* A War of Frontier and Empire: The Philippine-American War, 1899-1902
* Confrontation: The War with Indonesia 1962 – 1966
* For Us Surrender Is Out of the Question: A Story from Burma’s Never-Ending War
* Hanoi’s War: An International History of the War for Peace in Vietnam (The New Cold War History)
* Thailand’s Secret War: OSS, SOE and the Free Thai Underground During World War II (Cambridge Military Histories)
|A War of Frontier and Empire: The Philippine-American War, 1899-1902|
It has been termed an insurgency, a revolution, a guerrilla war, and a conventional war. As David J. Silbey demonstrates in this taut, compelling history, the 1899 Philippine-American War was in fact all of these. Played out over three distinct conflicts -one fought between the Spanish and the allied United States and Filipino forces; one fought between the United States and the Philippine Army of Liberation; and one fought between occupying American troops and an insurgent alliance of often divided Filipinos- the war marked America’s first steps as a global power and produced a wealth of lessons learned and forgotten.
First-rate military history, A War of Frontier and Empire retells an often forgotten chapter in America’s past, infusing it with commanding contemporary relevance.
|Confrontation: The War with Indonesia 1962 – 1966|
For over four years in the ‘Swinging Sixties’ the armed forces of the UK were engaged in a little publicized but crucial jungle war against communist aggressive on the vast island of Borneo.
At any one time up to 50,000 troops (half of the Army’s strength today) were deployed along a 1,000 mile front. Their enemy were the communist led Indonesians whose leaders were determined to seize the states of Sarawak, Sabah and the oil rich Brunei, all of whom for their part wished to maintain their Commonwealth links. The catalyst for the war was the 1962 uprising in Brunei which was quickly crushed by the bold intervention of British army units.
The arrival of Major General Walter Walker, himself a controversial figure, gave the subsequent campaign a clear direction. Indonesian incursions were rigorously defended and ruthlessly pursued. Top Secret ‘Claret’ operations took the fight to the enemy with cross border operations initially using Special Forces and later with Chindit-style long range patrols. The outcome was a text book military victory thus avoiding a British ‘Viet Nam’ debacle.
|For Us Surrender Is Out of the Question: A Story from Burma’s Never-Ending War|
There are bad things going on in Burma that you don’t know about. There’s a civil war (the world’s longest running, in fact) raging between the government and ethnic rebels. Much of the United States’ heroin comes from there. And there’s the small matter that America helped make it all possible with overt funding and the CIA’s very first secret war. Of course, you wouldn’t know any of this, because Burma is a country nearly shut out from the rest of the world, with the only footage of the carnage coming via groups of young, tough, booze-loving refugees who run into war zones to collect it. And with these refugees is where we find Mac McClelland embedded in her staggering debut, For Us Surrender Is Out of the Question. McClelland weaves a narrative that is part investigative journalism, part popular history, and part memoir of a Midwestern, twentysomething girl living with refugee activists on the Burma-Thailand border. Driven by the community McClelland is illegally aiding-a small group of brave young men and women-For Us Surrender Is Out of the Question is an urgent and fascinating look at a weary conflict, told by a bright, new voice.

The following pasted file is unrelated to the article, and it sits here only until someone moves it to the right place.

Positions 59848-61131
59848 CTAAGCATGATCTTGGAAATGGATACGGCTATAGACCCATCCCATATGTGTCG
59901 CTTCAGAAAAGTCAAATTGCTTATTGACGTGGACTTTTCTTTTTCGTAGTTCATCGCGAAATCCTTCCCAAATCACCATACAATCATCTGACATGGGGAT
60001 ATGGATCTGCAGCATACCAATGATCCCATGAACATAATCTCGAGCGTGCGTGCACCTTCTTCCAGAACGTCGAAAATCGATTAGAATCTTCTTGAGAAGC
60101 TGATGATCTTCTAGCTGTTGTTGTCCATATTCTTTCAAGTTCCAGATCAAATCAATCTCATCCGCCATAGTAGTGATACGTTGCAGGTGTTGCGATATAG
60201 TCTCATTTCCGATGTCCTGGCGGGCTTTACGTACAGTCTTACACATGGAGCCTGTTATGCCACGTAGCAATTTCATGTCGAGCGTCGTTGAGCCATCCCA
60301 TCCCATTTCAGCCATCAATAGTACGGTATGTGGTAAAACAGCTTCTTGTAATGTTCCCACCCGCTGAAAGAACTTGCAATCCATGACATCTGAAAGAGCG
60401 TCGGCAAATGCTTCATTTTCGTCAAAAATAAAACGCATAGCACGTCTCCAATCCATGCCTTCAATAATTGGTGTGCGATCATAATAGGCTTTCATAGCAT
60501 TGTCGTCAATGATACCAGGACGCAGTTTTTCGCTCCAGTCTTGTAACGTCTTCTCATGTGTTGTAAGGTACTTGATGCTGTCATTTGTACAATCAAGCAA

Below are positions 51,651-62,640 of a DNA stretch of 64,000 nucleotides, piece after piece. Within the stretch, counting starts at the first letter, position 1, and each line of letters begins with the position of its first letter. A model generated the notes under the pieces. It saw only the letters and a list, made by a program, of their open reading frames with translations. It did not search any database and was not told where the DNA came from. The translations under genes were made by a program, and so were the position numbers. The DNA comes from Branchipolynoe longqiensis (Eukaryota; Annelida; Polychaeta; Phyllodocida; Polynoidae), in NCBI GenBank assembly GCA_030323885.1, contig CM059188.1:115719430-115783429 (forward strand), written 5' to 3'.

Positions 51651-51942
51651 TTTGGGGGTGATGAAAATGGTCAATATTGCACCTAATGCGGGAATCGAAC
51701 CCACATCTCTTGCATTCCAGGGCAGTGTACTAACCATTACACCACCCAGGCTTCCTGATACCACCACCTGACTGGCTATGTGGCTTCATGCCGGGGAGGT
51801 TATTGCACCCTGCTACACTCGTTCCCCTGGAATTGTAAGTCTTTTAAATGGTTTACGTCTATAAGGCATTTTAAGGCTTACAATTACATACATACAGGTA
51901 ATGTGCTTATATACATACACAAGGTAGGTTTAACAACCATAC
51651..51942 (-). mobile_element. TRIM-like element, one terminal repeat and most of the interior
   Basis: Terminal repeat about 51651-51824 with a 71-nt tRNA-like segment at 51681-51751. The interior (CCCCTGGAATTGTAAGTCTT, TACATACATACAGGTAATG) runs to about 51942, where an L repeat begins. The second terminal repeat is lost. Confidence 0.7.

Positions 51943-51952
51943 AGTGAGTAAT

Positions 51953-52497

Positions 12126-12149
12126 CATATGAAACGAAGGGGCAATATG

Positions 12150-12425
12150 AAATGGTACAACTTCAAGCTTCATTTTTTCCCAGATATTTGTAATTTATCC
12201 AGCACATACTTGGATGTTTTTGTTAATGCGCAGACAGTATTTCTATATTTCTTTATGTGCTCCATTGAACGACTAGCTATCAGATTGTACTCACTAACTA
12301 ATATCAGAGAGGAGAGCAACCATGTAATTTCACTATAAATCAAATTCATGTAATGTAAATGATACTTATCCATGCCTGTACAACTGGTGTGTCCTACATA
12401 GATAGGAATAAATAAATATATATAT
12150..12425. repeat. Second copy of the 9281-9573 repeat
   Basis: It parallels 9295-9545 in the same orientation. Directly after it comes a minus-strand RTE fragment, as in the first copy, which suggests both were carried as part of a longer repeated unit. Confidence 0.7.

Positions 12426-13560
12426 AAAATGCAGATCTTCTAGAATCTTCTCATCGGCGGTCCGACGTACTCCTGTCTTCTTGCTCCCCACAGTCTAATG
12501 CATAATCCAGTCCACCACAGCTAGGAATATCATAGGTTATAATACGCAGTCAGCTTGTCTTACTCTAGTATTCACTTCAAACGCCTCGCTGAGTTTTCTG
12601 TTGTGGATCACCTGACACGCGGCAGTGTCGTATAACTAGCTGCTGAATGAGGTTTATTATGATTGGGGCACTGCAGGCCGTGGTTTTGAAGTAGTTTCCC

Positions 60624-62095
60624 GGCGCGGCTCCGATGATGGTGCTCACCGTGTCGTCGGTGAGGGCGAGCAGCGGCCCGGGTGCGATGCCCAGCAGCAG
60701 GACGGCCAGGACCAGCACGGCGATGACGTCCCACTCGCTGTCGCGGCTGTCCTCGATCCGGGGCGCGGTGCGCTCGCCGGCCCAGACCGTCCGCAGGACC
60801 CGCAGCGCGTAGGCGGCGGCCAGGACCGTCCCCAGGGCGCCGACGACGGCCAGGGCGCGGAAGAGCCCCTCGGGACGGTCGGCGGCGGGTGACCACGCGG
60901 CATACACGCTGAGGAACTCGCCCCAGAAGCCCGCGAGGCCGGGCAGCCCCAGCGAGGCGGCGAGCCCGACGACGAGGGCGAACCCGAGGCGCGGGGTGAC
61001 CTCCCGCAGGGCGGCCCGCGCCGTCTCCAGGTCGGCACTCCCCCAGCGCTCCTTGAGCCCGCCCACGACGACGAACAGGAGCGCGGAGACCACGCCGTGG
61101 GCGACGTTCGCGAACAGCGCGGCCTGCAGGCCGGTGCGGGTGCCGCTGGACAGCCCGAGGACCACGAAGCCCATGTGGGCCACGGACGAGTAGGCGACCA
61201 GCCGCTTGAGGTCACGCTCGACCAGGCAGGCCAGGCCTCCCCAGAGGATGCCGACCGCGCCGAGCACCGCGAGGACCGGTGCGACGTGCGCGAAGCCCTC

|Hanoi’s War: An International History of the War for Peace in Vietnam (The New Cold War History)|
While most historians of the Viet Nam War focus on the origins of U.S. involvement and the Americanization of the conflict, Lien-Hang T. Nguyen examines the international context in which North Vietnamese leaders pursued the war and American intervention ended. This riveting narrative takes the reader from the marshy swamps of the Mekong Delta to the bomb-saturated Red River Delta, from the corridors of power in Hanoi and Saigon to the Nixon White House, and from the peace negotiations in Paris to high-level meetings in Beijing and Moscow, all to reveal that peace never had a chance in Viet Nam.
Hanoi’s War renders transparent the internal workings of America’s most elusive enemy during the Cold War and shows that the war fought during the peace negotiations was bloodier and much more wide ranging than it had been previously. Using never-before-seen archival materials from the Vietnam Ministry of Foreign Affairs, as well as materials from other archives around the world, Nguyen explores the politics of war-making and peace-making not only from the North Vietnamese perspective but also from that of South Viet Nam, the Soviet Union, China, and the United States, presenting a uniquely international portrait.
|Thailand’s Secret War: OSS, SOE and the Free Thai Underground During World War II (Cambridge Military Histories)|
Despite its 1941 alliance with Japan, Thai leaders managed to establish clandestine relations with China, Britain and the United States, each of which had ambitions for postwar influence in Bangkok. Based largely on recently declassified intelligence records, this narrative history thoroughly explores these relations, details Allied secret operations and sheds new light on the intense rivalry between the British Special Operations Executive (SOE) and the U.S. Office of Strategic Services (OSS).